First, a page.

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I did a search and could not find this question.

  1. I have heard from friends that it is not good for a mag spring to store mags loaded.
  2. I have heard that mags can be stored partially loaded.
  3. I have heard that some leave their mags loaded but rotate the bullets and mags every 2-4 weeks

How do you store your mags ?


I know opinions are like left ears, everybody has one. But, what is your opinion ? Over thinking it ?

thanks
martin
 

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It's not being loaded that wears out a mag spring. It's the loading, emptying, reloading: The compression and release over and over that does it.

Every time a spring is compressed or twisted ( depending on spring action and type) it is a very slow version of bending the metal back and forth until it one day breaks. VERY, very slow version of it.

Rotating bullets is for the bullets sake, not the springs. You can slowly compress a bullet down by chambering it over and over.
 

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^^^What he said^^^
Springs compressed or relaxed won't wear them out, movement does.
My BIL took his Dad's 1911 from the Korean war, with a loaded mag (*assuming this was put up right after Korea) and took it out shooting, not a hiccup.

*His father had the firearm locked up and the BIL never even knew it existed until his father passed away.
 

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It's not being loaded that wears out a mag spring. It's the loading, emptying, reloading: The compression and release over and over that does it.

Every time a spring is compressed or twisted ( depending on spring action and type) it is a very slow version of bending the metal back and forth until it one day breaks. VERY, very slow version of it.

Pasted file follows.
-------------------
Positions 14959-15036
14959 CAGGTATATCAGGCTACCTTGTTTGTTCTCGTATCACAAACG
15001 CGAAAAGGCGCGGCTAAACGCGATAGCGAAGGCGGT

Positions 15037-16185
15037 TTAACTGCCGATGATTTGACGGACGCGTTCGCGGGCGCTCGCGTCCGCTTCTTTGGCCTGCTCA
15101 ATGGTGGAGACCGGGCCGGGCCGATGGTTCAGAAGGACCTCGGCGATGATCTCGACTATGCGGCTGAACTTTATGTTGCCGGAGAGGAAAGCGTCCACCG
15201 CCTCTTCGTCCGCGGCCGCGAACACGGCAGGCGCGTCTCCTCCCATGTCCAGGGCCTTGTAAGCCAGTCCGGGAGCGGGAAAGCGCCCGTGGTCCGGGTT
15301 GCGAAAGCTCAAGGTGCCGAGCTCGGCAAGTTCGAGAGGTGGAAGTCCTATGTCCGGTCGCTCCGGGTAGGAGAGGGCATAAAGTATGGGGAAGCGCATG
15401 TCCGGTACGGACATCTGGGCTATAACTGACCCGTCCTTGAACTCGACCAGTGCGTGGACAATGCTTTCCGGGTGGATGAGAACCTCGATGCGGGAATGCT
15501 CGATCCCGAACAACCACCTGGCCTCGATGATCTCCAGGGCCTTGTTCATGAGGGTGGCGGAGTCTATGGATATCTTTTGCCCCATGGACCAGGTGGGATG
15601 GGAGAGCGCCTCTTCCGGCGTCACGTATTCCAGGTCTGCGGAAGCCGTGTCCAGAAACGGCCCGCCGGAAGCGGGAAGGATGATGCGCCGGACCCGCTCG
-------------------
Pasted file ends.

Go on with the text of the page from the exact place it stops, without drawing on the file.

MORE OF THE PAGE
Rotating bullets is for the bullets sake, not the springs. You can slowly compress a bullet down by chambering it over and over.
What he said!
 
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I have some that are left unloaded and others that remain loaded, for over 28 years and they all work just like they did 28 years ago. I have not changed a single spring in any of them. Yep, there are some that will break and become week, but that is not the norm.
 

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You will hear a lot of opinions both ways but the truth of the matter is a spring will only wear out with continuous compression and decompression. Loaded or not there will be absolutely no effect on the spring during storage unless there's a lot of moisture then you may have rust issues. Store in a dry place however you want.
 

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I keep my mags loaded at all times....just my humble opinion, but you know what opinions are like......